Clothes always gave us power. Since the beginning of times and until today, having the proper “outfit” is a synonym of wealth, stability and success. No wonder business men and women keep wearing suits, clothes help us say who we are and who we want to become. But what happens when garments don’t fulfil the expectations others have about us? Bye-bye power and hello shame?
“Clothes aren’t just clothes (they never were) – they’re therapy, they feel like lap, they’re an armour”, said fashion journalist Patrícia Domingues in an article for Vogue Portugal (November 2018) where she analysed the role clothes have on protecting us and keep us safe against the world.
Going back to basics, no one knows when we first started to wear clothes (anthologists guess it was somewhere between 100,00 and 500,000 years ago), but we know their primary purpose: protection against whatever was out there. Time flied and hats were made to protect our hair from the rain, boots were made with the promise our feet wouldn’t get soaked during the day and jackets were made to keep us warm and safe. But, as methods of textile production evolved and our sense of style and its role in society became sharper, so did our art of hiding behind clothes.
Basic protection gave room to covering. Besides its obvious functional side, our sartorial choices now essentially manifest as an extension of ourselves and a reflection of our personalities – but also others’ expectations. Which means: that hat no longer is made to just protect our hair from the rain, those boots are not just made to keep our feet dry and that jacket wasn’t just made to keep us warm. They all have the power to send a message and they all should correspond to the notion of hat/boots/jacket that is trending right now in this specific time and context.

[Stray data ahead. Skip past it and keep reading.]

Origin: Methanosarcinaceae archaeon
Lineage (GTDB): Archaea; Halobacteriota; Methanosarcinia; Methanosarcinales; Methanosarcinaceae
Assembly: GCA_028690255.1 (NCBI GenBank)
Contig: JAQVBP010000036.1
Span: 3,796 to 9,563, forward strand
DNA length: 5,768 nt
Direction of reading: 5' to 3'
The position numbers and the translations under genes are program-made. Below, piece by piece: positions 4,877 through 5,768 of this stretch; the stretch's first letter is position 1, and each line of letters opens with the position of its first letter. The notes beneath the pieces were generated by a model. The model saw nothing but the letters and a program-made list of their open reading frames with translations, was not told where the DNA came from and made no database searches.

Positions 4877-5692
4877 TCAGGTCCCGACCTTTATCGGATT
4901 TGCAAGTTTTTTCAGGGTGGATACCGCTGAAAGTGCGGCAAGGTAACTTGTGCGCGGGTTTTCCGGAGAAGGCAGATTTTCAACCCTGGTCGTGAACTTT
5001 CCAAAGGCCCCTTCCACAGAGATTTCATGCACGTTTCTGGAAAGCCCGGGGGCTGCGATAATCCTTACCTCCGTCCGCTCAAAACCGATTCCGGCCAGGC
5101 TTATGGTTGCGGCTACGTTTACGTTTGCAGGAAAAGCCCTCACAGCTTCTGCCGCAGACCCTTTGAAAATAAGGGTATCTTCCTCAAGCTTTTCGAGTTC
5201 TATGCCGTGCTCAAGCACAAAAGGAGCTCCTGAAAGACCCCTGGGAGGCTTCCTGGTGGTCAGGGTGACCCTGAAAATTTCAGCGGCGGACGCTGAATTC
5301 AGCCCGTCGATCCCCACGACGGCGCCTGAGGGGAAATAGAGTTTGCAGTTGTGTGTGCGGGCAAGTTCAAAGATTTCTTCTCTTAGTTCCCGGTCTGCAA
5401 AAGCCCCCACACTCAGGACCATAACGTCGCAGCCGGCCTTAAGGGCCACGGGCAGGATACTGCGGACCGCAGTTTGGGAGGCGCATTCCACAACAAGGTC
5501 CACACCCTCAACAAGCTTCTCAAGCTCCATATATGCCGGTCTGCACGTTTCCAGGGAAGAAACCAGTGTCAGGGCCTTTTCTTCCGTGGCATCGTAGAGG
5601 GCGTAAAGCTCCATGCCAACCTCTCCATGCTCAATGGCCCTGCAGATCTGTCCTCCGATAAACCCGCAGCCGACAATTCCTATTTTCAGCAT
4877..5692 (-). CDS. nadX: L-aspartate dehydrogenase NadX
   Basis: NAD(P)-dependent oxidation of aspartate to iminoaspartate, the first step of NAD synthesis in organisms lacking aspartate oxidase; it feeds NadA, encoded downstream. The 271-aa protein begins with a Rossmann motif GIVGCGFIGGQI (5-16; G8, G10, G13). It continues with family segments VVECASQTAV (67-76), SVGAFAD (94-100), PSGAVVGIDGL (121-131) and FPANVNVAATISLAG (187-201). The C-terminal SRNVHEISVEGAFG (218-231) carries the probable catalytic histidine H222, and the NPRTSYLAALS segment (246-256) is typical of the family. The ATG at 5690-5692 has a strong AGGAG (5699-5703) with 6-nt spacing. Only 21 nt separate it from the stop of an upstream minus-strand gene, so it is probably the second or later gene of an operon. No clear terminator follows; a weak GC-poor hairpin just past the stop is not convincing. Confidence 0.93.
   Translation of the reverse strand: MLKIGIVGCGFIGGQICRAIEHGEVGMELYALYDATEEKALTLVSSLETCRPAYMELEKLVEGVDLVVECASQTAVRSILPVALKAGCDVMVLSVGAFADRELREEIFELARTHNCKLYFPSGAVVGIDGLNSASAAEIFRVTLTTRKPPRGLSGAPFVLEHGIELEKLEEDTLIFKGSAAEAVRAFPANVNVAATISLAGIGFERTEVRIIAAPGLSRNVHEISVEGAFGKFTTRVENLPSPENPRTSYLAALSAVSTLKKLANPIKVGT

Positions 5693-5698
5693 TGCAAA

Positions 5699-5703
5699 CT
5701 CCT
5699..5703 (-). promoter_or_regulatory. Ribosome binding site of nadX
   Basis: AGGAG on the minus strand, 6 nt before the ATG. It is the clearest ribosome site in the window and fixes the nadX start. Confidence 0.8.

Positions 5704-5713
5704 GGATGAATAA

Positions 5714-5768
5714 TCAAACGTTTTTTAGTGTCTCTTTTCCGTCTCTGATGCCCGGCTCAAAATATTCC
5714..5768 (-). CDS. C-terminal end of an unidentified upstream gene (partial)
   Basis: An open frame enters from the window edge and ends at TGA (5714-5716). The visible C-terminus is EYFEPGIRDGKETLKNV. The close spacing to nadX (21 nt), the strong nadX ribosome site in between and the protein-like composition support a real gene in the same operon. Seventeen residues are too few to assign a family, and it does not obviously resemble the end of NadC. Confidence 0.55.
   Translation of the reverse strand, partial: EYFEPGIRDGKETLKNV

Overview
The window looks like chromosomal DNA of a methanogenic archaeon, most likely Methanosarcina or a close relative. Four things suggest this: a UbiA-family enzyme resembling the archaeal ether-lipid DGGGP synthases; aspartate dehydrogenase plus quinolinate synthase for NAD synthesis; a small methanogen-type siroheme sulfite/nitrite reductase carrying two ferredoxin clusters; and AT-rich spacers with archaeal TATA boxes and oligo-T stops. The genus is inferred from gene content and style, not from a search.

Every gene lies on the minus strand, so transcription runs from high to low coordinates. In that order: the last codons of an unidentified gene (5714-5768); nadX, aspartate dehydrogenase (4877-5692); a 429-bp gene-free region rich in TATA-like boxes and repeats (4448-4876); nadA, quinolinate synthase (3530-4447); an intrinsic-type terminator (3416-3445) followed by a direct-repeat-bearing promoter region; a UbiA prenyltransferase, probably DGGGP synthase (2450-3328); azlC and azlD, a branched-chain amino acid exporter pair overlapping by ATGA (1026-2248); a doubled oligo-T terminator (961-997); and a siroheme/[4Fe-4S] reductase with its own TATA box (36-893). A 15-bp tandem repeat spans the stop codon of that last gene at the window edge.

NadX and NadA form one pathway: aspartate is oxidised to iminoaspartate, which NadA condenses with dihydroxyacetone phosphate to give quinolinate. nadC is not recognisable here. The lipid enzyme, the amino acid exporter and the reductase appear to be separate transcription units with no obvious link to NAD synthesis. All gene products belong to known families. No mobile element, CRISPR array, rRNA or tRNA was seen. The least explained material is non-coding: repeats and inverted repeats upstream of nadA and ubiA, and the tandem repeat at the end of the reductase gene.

As Judith Achumba-Wöllenstein says on this article from Hajinsky magazine, “clothes are here to stay, not just for their practical function, but even more so, because they serve to meet one of the most basic human needs: the need to be accepted and to belong”. Did you ever wondered why we feel the need to buy new clothes every time we have a special event, a first day at school or even an important meeting at the office? Clothes are here to keep us safe, not only from heat, cold or rain, but also from our emotions when trying to follow society’s rules and on trying to present ourselves to the world. Achumba-Wöllenstein continues: “if clothes cover us from the shame and discomfort of being exposed physically to environmental influences, then perhaps fashion covers us emotionally in relationship to others”. Bingo.
Bottom line, fashion is a symbol of status and clothes always helped us divide the richest and the poorest, the strongest and the weakest, the coolest and the dorkiest. But you know what? At Springkode, we believe fashion is also (and above all) an attitude. And if you wear it that way, we bet the world is yours.
Angelina Bergewall for ELLE Sweden with Agnes Akerlund